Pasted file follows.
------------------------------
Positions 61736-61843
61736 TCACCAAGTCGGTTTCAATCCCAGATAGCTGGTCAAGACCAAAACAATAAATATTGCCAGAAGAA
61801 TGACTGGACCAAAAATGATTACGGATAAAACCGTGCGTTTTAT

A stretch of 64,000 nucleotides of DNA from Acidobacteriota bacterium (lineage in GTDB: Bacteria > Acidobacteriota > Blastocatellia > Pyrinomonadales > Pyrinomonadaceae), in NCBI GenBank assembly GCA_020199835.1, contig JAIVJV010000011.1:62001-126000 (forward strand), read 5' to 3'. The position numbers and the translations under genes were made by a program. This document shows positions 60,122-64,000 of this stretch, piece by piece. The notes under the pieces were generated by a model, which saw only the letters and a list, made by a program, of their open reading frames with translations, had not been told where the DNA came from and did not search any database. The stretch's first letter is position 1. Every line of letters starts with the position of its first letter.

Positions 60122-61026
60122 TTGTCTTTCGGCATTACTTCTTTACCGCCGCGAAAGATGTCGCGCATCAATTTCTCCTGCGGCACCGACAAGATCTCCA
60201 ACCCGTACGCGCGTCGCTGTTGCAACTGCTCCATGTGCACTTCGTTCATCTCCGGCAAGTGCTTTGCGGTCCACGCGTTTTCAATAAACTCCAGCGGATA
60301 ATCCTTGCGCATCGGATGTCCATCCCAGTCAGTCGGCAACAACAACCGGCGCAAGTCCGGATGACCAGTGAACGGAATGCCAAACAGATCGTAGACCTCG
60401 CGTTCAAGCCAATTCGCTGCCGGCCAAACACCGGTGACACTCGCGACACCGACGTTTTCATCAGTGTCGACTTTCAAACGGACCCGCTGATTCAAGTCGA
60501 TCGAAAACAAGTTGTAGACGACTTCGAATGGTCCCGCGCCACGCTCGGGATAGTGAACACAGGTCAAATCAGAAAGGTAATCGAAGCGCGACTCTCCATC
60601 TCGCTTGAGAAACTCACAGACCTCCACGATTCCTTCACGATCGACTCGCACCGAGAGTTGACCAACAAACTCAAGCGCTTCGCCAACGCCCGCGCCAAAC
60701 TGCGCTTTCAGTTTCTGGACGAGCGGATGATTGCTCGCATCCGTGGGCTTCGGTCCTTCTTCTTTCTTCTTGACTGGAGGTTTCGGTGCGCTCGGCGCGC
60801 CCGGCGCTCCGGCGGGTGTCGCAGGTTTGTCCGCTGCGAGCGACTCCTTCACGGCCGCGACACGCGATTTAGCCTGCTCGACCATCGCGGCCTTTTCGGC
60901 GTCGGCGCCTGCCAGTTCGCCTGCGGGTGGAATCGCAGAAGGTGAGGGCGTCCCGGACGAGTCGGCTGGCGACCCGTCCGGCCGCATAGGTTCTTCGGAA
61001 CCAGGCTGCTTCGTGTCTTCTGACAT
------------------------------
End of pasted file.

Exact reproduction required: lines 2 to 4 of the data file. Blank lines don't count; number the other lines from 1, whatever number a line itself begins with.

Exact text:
61736 TCACCAAGTCGGTTTCAATCCCAGATAGCTGGTCAAGACCAAAACAATAAATATTGCCAGAAGAA
61801 TGACTGGACCAAAAATGATTACGGATAAAACCGTGCGTTTTAT

A stretch of 64,000 nucleotides of DNA from Acidobacteriota bacterium (lineage in GTDB: Bacteria > Acidobacteriota > Blastocatellia > Pyrinomonadales > Pyrinomonadaceae), in NCBI GenBank assembly GCA_020199835.1, contig JAIVJV010000011.1:62001-126000 (forward strand), read 5' to 3'. The position numbers and the translations under genes were made by a program. This document shows positions 60,122-64,000 of this stretch, piece by piece. The notes under the pieces were generated by a model, which saw only the letters and a list, made by a program, of their open reading frames with translations, had not been told where the DNA came from and did not search any database. The stretch's first letter is position 1. Every line of letters starts with the position of its first letter.